These are in no particular order but are here to make you think about how your child’s emotional regulation is affected by different scenarios. How is your child affected by the following:
Keeping in mind how these different contexts can affect your child, you may choose different strategies and supports, depending on the situation.
Emotional Self-Regulation Strategies
Mutual Regulation Strategies
- Play mindfulness games (check out these activity cards)
- Model calm behavior
- Model the self-regulation strategies you want to teach
- Set up opportunities for success
- Use more positive reinforcement
- Have a consistent daily routine
- Have a bedtime routine
- Offer a break
- Offer choices
- Have a break box available
- Remove triggers
- Have a visual schedule
- Offer a snack
- Offer a drink
- Do a movement break
- Read a story
- Give a hug
- Match their language
- Get on their level, see the situation from their shoes
- Use these sensory diet cards together
- Use a timer
- Try using a first-then statement
- Give a compliment
- Hold their hand
- Offer a sensory item like a weighted lap pad, or a resistance tunnel
- Diffuse calming essential oils
- Just ask “What would help you right now?”
- Talk about something they like
- Take them for a walk
- Offer solutions
- Remove the audience
- Visualization – Use this free poster
- Ask them to draw you a picture
- Have a reward system for positive behavior
- Squish them – get your child to lay on the floor and squish them by rolling an exercise ball over them
- Use a massager
- Use a therapy brush
- Talk about feelings and size of the problem
- Use the feelings check-in sheet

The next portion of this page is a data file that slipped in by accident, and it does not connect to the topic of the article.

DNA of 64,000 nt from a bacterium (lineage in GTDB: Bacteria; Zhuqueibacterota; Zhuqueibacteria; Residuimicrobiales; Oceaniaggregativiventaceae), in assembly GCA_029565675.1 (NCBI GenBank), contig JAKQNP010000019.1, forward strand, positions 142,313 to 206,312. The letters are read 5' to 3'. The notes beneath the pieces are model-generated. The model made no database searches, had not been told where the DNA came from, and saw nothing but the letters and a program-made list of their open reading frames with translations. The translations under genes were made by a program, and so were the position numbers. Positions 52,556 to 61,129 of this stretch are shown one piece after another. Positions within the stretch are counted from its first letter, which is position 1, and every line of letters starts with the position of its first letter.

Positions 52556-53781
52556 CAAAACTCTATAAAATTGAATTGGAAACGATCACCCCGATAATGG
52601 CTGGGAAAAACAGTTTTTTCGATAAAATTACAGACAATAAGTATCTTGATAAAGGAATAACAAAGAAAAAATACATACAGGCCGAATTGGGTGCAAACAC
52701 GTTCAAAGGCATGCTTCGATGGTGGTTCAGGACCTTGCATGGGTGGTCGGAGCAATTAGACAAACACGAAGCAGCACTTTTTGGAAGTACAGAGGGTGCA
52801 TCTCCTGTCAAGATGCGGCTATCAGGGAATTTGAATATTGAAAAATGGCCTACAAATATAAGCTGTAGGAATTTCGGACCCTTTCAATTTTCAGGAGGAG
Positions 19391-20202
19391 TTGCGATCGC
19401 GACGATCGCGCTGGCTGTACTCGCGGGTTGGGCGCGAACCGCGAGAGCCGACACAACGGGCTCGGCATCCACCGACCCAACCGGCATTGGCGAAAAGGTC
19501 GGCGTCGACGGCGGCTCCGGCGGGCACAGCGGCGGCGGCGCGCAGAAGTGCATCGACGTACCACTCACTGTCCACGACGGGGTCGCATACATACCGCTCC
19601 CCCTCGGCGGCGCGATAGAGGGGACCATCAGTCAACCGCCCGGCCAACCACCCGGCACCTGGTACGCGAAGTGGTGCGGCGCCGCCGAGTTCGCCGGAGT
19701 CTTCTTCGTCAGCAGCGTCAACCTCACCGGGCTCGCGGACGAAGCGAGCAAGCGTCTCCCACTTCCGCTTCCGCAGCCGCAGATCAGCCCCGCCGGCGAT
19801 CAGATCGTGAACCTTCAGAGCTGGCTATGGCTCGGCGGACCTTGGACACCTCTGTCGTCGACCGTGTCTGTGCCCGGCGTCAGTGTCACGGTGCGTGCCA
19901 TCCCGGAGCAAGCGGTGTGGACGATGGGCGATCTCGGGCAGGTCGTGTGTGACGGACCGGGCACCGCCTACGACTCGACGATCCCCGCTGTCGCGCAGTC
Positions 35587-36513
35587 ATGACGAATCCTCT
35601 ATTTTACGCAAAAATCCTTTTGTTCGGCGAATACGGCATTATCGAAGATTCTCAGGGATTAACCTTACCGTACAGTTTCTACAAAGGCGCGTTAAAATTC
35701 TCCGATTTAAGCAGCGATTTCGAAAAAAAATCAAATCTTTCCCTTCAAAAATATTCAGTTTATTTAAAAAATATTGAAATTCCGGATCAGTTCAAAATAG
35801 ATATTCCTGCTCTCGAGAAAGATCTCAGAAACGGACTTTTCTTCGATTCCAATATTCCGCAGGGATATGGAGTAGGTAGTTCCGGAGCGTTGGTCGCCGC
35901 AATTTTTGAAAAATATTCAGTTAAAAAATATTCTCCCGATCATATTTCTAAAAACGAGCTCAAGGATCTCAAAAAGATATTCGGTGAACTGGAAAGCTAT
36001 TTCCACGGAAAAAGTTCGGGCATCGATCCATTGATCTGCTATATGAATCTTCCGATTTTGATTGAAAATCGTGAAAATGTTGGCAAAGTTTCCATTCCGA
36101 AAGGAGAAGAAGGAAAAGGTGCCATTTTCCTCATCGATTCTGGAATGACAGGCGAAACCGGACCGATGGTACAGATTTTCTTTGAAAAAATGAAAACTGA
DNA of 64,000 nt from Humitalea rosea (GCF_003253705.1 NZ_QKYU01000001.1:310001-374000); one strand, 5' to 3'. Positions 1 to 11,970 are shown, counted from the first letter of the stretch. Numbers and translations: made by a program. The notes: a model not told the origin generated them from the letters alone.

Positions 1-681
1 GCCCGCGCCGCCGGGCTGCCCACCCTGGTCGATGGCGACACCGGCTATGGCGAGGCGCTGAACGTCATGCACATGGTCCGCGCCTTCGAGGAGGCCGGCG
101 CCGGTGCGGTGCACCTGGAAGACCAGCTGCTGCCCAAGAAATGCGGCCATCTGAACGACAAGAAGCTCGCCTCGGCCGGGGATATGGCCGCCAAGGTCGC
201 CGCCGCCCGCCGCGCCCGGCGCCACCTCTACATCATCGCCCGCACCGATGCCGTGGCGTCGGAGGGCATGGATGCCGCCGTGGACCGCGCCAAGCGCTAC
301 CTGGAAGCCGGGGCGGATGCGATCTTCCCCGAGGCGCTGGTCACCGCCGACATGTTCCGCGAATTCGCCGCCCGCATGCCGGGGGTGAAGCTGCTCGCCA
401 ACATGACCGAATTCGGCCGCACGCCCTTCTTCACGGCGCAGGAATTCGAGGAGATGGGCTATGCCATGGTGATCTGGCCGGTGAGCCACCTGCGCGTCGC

- Say “I understand how you feel”
- Say, in a calm voice, “You are safe right now”
- Create some sensory bins
- Get them to blow pom-poms around the table or through a maze with a straw
- Create a social story
- Talk about upcoming transitions ahead of time
- Rock them calmly
- Wrap them in a weighted blanket
- Turn on the music and have an impromptu dance party
- Ask them to help you with something they’re good at
- Offer to do the task together
- Stop talking or making demands
- Use physical reinforcers like stickers or candy
- Take a Time-In in a calm down corner
- Use these fun brain break cards (free printable)
- Take deep breaths
- Think of something that makes you laugh
- Go for a walk
- Slowly count backward from 10
- Squeeze a stress ball as hard as you can
- Swing on the swings
- Draw a picture of something that makes you happy
- Write a letter
- Listen to music
- Play with play-doh
- Talk to a grown-up
- Talk to a friend
- Color a picture
- Use positive affirmations
- Make a list of things that you love
- Close your eyes and think about your favorite place
- Read a book
- Rip up paper
- Scream into a pillow
- Do some yoga
- Ask for a hug
- Hug your favorite stuffed animal
- Spend time with a pet
- Watch funny videos
- Identify your emotions
- Write your feelings down
- Tell someone how you’re feeling
- Ask for help
- Hang upside down
- Chew a piece of gum
- Build with Lego
- Bounce on a therapy ball
- Do 10 jumping jacks
- Snuggle with your favorite blanket
- Blow bubbles
- Make funny faces in the mirror
- Pop bubble wrap
- Sing your favorite song
- Look through a photo album
- Make jewelry with beads and pipe cleaner
- Watch a calm down bottle
- Watch a lava lamp
- Use a fidget toy
- Go outside
- Turn off the lights and look at something that glows in the dark
- Get some sleep
- Have a healthy snack
- Daydream about the perfect day
- Help someone else
- Watch the clouds
- Jump on a trampoline
- Play with a hula hoop
- Write a love letter to yourself
- Punch your pillow
- Play with a Rubik’s cube
- Keep a comforting object with you
- Use a scratch art doodle pad
- Shake up a snow globe and watch it settle
- Look through a kaleidoscope
- Draw with an etch-a-sketch
- Look at photos of family
- Write in a positivity journal
- Watch your favorite movie
- Do a sticker-by-number art
- Rub your thumb on a chakra worry stone